A silent war is unfolding in Europe and its outcome will define the acceleration or the reversal of the current disintegrative tendencies.
The last couple of years were marked by the rule of bureaucracy in the European Union. The bureaucrats have seized power and have done everything in their reach to avoid changes in status quo, even if this meant a decade of stagnation for most EU members. In this regard, it reminds a lot what happened in the Soviet Union after Khrushchev.
While the absolute rule of bureaucracy lasts in Europe, we won’t have economic growth. We’ll just keep moving between crisis.
The first battlefield: Sanctions to Portugal and Spain
However, the tide might be quietly turning. Jean-Claude Junker is now the president of the European Commission. JCJ is no bureaucrat, he is an old school politician familiar with political twists and turns.
I believe he was fundamental for the dismissal of sanctions that, otherwise, would be applicable to Portugal and Spain for missing fiscal targets, in 2016. This would be a reflexive process because sanctions, like freezing European funds, would result in an economic slowdown and a fiscal miss in 2016, i.e., sanctions would, ultimately, generate more sanctions.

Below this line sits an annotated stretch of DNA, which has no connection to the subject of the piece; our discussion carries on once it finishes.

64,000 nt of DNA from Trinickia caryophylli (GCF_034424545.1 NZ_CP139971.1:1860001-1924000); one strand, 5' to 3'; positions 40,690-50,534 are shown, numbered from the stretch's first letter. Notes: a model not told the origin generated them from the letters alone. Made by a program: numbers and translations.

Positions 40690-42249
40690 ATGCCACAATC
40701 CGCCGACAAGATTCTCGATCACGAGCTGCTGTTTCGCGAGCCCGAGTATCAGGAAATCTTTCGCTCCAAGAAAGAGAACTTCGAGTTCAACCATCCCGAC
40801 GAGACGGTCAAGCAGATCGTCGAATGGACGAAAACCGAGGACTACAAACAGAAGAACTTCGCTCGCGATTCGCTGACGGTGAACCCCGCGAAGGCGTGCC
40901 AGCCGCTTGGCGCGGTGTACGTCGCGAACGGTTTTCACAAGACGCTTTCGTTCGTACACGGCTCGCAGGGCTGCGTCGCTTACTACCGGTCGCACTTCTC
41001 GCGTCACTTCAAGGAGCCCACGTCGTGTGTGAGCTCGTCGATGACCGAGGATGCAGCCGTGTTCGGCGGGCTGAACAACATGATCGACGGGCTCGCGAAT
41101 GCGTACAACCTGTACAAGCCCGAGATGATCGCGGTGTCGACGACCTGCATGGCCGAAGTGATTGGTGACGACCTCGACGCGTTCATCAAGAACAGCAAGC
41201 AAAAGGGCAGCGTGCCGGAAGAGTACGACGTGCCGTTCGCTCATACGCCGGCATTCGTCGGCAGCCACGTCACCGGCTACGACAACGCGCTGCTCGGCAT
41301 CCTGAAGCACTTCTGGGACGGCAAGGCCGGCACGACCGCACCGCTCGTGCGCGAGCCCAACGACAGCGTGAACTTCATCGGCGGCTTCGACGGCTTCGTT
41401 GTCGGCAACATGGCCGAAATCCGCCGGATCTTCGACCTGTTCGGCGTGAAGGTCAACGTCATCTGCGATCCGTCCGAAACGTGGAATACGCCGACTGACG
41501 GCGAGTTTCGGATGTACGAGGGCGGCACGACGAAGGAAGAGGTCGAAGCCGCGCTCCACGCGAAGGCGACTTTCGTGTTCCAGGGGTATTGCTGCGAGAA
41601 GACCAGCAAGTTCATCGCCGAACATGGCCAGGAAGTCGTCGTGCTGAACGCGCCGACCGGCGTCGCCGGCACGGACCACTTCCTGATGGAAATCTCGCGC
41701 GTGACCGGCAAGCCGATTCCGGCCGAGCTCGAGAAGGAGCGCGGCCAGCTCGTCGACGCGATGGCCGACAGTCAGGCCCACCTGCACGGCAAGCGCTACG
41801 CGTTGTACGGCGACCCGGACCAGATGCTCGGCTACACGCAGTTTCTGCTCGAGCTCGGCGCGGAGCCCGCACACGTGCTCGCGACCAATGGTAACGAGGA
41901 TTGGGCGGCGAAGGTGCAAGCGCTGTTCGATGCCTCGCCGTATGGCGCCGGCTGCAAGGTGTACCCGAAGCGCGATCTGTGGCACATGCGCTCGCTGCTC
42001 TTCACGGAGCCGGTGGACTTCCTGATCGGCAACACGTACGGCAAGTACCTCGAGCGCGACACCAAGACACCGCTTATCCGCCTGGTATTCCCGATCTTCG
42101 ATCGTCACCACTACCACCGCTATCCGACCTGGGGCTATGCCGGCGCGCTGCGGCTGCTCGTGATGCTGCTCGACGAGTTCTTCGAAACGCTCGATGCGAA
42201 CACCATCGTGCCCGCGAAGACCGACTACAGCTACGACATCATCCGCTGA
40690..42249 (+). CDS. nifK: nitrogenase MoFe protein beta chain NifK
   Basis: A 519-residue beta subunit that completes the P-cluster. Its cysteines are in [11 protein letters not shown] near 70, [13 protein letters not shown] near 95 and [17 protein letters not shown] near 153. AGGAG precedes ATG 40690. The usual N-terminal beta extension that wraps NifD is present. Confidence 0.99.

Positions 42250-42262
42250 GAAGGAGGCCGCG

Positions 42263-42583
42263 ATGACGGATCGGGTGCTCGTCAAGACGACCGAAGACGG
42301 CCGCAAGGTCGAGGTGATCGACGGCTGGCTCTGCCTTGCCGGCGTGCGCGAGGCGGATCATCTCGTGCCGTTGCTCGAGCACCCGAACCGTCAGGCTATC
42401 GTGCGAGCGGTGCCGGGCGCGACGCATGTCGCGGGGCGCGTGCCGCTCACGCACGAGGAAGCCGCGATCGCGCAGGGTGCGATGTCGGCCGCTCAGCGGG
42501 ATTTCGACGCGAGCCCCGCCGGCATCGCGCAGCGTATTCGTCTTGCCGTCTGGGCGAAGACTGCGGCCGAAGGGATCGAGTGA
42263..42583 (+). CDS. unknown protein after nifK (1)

Obviously, if that happened, worsening conditions could bring Portugal close to another bail-out. JCJ, the experimented politician, saw that coming and did everything in his power to avoid such an outcome. However, most of Brussels elite is composed of bureaucrats that can’t see that much, which ended up resulting in a close fight and a slim victory by JCJ.
The bureaucratic machine strikes back
The problem lies on the heavy weight represented by the bureaucratic faction in Brussels. EU’s bureaucratic profile is noticeable everywhere and it won’t disappear overnight. This is especially visible in the tax rule against Apple. Instead, of understanding what’s wrong with the current tax rules, eurocrats limit themselves to the enforcement of blind and outdate rules.
This might turn out to support the Brexit faction because it opens the door for several enterprises to move from Ireland to the UK. While before the Brexit, everyone waived the threat of businesses leaving the UK, now an independent UK may have more arguments to attract business.
If the UK succeeds in working as a safe-haven for international corporations, other EU members might fall into the nationalistic rhetoric and opt-out the Union.
Therefore, the unfolding of the current historical process points to further problems in the Eurozone. European equity markets are poised to keep a sluggish performance. I maintain my view of investing elsewhere. It will be a long time before we can have a strong conviction on which side will win this war.